Schools ready for showdown
by Kamilah Cadogan
Four secondary schools will also be competing at the event. Yesterday, we brought information on five of the 10 primary schools, and today we bring you the other five.
This year is Gordon Walters’ first time entering the competition, and as expected they were extremely happy at the news that they had made it to the finals. Music and information technology teacher Rommel Hall, who has been teaching at the school for six years, said he knew that result meant that their song had to be of a high calibre because there were lots of schools that were not new to the competition and they made it through.
In the days leading up to Sunday’s final, Hall has been encouraging the students to put their best foot forward and make sure they give their best performance on the night. He also said that the children are not nervous, but rather excited, a feeling that he hopes does not change.
The choir, although new to the competition, is not new to the stage. They have performed at NIFCA where they received a bronze award.
On Sunday, they will be singing an original Barbadian song written by Lesley Griffith and David Rowe and sung by Mya Daniel entitled Part of You and Me. Hall has not tweaked the song much, just some parts of the arrangement. He thinks that because it is a different song and is not very well known, this could work to their advantage.
In 2011, St. Philip Primary entered the choir competition and placed sixth overall. This time, choir director Kwame Edwards has put measures in place to ensure that does not happen again. For this year’s competition, he has given the choir a more challenging song with a three-part harmony and the solo part is more dynamic. The choir has been practising since December in preparation for this competition.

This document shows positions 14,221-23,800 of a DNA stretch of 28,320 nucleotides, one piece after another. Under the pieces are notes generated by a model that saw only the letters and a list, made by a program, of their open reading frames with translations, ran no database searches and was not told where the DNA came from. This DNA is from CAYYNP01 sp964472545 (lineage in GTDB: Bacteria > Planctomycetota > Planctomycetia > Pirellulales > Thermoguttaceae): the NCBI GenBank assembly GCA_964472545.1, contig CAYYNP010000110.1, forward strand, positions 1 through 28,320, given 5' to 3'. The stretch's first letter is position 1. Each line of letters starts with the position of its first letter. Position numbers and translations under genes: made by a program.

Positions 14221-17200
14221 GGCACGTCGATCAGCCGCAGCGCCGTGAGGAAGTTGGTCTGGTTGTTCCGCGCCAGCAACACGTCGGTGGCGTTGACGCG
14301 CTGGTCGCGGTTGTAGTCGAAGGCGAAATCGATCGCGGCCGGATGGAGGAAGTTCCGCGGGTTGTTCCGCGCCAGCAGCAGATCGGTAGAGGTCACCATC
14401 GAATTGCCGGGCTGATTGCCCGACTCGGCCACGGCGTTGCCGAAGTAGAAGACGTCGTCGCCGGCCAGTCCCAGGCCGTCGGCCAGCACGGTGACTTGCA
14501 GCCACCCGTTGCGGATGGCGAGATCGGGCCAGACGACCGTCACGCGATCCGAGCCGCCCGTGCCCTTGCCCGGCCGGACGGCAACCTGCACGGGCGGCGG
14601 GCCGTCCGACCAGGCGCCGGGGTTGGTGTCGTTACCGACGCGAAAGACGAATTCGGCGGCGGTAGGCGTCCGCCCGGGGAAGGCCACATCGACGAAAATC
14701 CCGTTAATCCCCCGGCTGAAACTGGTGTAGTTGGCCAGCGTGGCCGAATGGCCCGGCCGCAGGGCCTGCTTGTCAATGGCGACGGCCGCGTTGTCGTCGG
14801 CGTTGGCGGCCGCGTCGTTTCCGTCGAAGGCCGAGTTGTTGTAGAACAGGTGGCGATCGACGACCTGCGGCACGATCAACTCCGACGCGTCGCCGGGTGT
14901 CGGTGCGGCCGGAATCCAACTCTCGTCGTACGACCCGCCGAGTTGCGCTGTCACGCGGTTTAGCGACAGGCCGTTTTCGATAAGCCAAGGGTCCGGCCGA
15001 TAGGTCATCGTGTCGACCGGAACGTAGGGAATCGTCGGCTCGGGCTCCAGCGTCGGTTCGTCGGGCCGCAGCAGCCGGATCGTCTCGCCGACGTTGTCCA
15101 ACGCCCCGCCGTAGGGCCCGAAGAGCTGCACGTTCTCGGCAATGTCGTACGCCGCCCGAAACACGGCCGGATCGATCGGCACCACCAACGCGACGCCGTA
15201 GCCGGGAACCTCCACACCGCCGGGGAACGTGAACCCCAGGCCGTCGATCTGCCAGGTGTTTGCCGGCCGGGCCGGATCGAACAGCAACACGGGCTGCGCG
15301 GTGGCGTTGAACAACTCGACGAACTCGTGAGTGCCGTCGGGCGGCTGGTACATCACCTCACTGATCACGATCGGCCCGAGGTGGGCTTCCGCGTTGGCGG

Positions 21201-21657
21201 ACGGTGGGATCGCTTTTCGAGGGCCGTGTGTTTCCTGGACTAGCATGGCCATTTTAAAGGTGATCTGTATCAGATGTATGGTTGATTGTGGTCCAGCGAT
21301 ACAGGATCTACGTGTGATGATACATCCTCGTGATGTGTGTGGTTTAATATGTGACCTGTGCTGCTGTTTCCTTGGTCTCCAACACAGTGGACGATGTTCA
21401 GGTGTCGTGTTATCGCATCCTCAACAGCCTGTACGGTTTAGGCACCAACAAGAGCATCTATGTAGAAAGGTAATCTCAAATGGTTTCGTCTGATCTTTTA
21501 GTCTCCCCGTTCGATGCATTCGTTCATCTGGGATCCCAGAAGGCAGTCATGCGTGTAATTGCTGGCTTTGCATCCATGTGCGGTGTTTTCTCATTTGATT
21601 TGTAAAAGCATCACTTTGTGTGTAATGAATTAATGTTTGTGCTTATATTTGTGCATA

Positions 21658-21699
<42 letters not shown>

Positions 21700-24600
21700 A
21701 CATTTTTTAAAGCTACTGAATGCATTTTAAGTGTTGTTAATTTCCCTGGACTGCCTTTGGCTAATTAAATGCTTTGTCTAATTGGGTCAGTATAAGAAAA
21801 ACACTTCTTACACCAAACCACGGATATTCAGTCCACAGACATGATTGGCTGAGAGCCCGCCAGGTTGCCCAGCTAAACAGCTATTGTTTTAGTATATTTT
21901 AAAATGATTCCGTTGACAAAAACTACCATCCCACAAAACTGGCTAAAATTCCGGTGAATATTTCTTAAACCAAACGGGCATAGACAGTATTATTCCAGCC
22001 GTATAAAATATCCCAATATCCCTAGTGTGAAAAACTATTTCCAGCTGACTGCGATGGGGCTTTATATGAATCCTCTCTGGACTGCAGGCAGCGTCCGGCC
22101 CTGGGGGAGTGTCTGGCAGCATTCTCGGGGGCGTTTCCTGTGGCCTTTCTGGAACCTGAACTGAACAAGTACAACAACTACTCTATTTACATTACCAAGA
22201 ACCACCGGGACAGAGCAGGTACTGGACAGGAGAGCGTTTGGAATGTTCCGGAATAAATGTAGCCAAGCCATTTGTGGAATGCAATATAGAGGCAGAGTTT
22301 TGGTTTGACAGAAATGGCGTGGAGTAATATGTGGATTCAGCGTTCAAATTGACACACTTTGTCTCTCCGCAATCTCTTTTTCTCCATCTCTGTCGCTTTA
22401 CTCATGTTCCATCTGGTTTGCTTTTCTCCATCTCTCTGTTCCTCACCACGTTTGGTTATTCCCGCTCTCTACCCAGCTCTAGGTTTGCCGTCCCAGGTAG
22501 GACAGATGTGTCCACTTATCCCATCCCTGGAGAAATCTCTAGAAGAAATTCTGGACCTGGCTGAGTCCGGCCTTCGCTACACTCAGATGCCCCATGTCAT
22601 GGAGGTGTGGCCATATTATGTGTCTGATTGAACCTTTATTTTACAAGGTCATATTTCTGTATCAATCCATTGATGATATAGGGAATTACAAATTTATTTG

The children in the choir were ecstatic when they found out they had made the finals, however, they are a bit nervous as Sunday draws closer. Edwards tries to reassure them that they have nothing to be nervous about.
“Just look at me and don’t look at anyone else. Forget about everyone else and focus on me,” he repeats to them.
The school choir is a very hard working and diligent one. They entered NIFCA last year and got the points to qualify for the finals but they were left out because, according to Edwards, the quota for the finals had been reached. In December they held a Christmas concert and also produced a Christmas CD.
One of the major challenges encountered comes from the small roll at the school. Because of this, the same children are involved in numerous activities and finding time to rehearse that does not clash with another activity has proven to be difficult. As a result, Edwards has kept the choir quiet for most of the year so they would not be pressured.
As a bit of a warm up for Sunday, the choir performed at a service at Sanctuary Empowerment Centre today.
First-timers Roland Edwards may be new to this competition, but they certainly are not new to winning competitions. Last November, they were victorious in the Northern Schools Choir Competition with an original song. Principal Michael Watson realised that the other schools that were winning had original songs so he requested that they did the same. So teacher Khwamlisa Springer put pen to paper and wrote the winning song.